Can I be refused renting a home due to a new and first dui charge

UPDATED: Oct 1, 2022

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Can I be refused renting a home due to a new and first dui charge

I got a dui in may and we just went to court and its finally showing up on my credit and criminal record. I am in the process of trying to move to a new rental home in another town nearby. Can the dui charge give the landlord the right to not rent to me even though I have paid my rent on time for over 30 years and never had a dui before? If they stop me from renting – then what do I do, how do I get around it? My lease is up on Oct1st and the place is already re-rented

Asked on September 14, 2017 under Real Estate Law, Arizona


SJZ, Member, New York Bar / FreeAdvice Contributing Attorney

Answered 5 years ago | Contributor

If you already have a new signed lease, the landlord is obligated to it and must rent to you, as per the lease (e.g. for the length or term of the lease). If you don't currently have a new lease, a landlord may refuse to rent to you due to a DUI; landords have a great deal of discretion about who to rent to, and criminal backgrounds (especially recent ones) and potential evidence of a substance abuse problem (and a DUI can be both) are accepted grounds to not lease to someone.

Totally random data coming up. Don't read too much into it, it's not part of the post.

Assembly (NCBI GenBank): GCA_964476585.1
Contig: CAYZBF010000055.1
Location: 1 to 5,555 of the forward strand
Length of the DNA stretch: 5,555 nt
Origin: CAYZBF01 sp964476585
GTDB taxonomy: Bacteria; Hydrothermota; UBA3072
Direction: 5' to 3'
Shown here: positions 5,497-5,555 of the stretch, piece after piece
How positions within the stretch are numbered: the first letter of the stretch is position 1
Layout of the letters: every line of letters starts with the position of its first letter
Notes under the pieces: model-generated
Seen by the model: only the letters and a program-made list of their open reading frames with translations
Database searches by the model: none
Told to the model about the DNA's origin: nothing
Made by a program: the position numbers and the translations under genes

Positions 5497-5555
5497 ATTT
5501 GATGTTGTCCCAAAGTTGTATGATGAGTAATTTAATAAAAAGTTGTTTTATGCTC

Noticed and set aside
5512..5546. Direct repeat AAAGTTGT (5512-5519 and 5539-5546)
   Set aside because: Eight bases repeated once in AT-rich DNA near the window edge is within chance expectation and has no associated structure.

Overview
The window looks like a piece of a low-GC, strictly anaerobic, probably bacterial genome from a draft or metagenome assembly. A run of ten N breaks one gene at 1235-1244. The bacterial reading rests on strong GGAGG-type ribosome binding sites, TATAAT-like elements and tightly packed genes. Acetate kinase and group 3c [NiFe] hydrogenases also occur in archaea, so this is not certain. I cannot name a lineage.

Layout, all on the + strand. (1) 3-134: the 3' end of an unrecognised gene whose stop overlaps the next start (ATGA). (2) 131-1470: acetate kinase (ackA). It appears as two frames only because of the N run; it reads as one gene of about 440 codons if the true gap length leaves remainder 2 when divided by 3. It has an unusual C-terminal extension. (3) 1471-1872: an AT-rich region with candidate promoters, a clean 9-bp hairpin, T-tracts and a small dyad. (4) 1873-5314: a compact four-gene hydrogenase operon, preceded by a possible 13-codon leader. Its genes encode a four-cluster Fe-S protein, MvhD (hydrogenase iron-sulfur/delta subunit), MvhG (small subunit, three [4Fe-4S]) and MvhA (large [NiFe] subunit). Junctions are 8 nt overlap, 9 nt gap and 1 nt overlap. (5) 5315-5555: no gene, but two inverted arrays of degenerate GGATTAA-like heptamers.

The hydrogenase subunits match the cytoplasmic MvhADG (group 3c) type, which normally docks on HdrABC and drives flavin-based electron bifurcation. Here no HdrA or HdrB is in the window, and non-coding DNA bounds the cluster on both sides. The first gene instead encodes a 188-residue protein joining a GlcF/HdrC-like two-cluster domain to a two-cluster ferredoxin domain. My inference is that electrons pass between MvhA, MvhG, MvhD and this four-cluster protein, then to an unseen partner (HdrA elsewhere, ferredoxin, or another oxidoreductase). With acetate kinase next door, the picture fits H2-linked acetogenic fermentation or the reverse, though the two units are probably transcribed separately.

IMPORTANT NOTICE: The Answer(s) provided above are for general information only. The attorney providing the answer was not serving as the attorney for the person submitting the question or in any attorney-client relationship with such person. Laws may vary from state to state, and sometimes change. Tiny variations in the facts, or a fact not set forth in a question, often can change a legal outcome or an attorney's conclusion. Although has verified the attorney was admitted to practice law in at least one jurisdiction, he or she may not be authorized to practice law in the jurisdiction referred to in the question, nor is he or she necessarily experienced in the area of the law involved. Unlike the information in the Answer(s) above, upon which you should NOT rely, for personal advice you can rely upon we suggest you retain an attorney to represent you.

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